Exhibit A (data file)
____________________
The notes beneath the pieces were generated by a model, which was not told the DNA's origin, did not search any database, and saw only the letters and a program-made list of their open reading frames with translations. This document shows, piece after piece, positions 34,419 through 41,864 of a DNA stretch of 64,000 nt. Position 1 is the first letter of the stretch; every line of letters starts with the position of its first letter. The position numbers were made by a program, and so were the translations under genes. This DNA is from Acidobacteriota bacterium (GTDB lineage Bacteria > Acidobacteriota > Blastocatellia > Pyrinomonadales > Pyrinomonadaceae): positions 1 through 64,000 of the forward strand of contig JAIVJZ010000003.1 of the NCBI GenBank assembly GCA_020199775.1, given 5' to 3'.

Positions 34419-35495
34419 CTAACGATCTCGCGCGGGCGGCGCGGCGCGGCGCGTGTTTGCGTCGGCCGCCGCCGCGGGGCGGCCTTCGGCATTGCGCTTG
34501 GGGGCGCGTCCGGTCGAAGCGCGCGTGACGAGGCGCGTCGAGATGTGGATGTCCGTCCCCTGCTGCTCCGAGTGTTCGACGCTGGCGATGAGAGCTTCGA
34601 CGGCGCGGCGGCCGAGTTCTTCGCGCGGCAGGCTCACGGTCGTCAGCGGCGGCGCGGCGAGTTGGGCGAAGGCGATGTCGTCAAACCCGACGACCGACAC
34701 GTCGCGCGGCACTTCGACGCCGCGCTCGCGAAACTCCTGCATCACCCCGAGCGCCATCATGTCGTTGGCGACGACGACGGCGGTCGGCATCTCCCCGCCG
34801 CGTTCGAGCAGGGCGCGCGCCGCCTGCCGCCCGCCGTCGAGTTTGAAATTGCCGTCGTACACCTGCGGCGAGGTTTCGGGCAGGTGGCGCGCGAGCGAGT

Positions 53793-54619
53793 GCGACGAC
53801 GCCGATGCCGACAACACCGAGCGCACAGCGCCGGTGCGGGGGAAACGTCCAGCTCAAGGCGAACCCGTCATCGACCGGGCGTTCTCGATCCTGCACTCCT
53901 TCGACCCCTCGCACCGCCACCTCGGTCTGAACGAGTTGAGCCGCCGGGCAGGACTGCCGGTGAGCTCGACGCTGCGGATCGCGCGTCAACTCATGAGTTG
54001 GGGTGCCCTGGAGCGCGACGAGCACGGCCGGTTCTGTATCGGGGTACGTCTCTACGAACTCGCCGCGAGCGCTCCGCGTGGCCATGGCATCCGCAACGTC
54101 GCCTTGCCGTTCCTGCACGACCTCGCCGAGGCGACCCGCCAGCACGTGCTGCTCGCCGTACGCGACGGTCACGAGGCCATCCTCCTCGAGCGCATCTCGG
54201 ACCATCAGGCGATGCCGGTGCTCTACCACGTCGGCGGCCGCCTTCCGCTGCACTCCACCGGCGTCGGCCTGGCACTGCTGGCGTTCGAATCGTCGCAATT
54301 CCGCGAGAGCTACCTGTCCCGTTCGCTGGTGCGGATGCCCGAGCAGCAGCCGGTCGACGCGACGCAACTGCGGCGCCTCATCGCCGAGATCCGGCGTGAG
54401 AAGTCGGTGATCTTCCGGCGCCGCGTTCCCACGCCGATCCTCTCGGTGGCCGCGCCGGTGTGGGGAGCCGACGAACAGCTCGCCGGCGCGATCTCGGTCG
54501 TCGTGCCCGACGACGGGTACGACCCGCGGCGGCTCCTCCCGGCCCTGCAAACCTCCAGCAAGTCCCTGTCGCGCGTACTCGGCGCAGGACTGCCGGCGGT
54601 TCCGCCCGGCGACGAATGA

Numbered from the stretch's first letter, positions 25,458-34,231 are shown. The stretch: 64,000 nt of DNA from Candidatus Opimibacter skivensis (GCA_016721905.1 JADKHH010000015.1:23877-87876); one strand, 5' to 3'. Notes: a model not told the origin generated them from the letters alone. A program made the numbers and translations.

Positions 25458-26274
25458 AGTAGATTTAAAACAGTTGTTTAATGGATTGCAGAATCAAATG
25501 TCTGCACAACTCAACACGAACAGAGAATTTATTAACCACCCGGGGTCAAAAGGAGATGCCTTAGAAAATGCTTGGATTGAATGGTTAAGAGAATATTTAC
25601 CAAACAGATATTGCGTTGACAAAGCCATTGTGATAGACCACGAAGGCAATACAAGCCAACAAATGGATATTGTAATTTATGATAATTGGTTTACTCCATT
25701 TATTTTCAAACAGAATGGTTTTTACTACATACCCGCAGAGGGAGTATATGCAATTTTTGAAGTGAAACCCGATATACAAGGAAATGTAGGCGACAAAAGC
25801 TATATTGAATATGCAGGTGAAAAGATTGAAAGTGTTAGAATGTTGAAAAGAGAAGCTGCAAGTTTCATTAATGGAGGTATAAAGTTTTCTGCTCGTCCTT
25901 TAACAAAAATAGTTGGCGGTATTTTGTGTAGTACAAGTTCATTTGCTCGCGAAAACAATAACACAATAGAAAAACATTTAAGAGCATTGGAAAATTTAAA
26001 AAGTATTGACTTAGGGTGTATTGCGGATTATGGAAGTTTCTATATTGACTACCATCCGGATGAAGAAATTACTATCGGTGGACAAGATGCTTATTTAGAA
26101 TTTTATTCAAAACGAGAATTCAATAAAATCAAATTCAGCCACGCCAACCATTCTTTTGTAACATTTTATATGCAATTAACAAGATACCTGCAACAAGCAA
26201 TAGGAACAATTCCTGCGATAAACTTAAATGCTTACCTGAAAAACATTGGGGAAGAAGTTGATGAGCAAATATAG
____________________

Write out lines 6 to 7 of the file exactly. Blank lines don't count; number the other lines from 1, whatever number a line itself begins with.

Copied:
34701 GTCGCGCGGCACTTCGACGCCGCGCTCGCGAAACTCCTGCATCACCCCGAGCGCCATCATGTCGTTGGCGACGACGACGGCGGTCGGCATCTCCCCGCCG
34801 CGTTCGAGCAGGGCGCGCGCCGCCTGCCGCCCGCCGTCGAGTTTGAAATTGCCGTCGTACACCTGCGGCGAGGTTTCGGGCAGGTGGCGCGCGAGCGAGT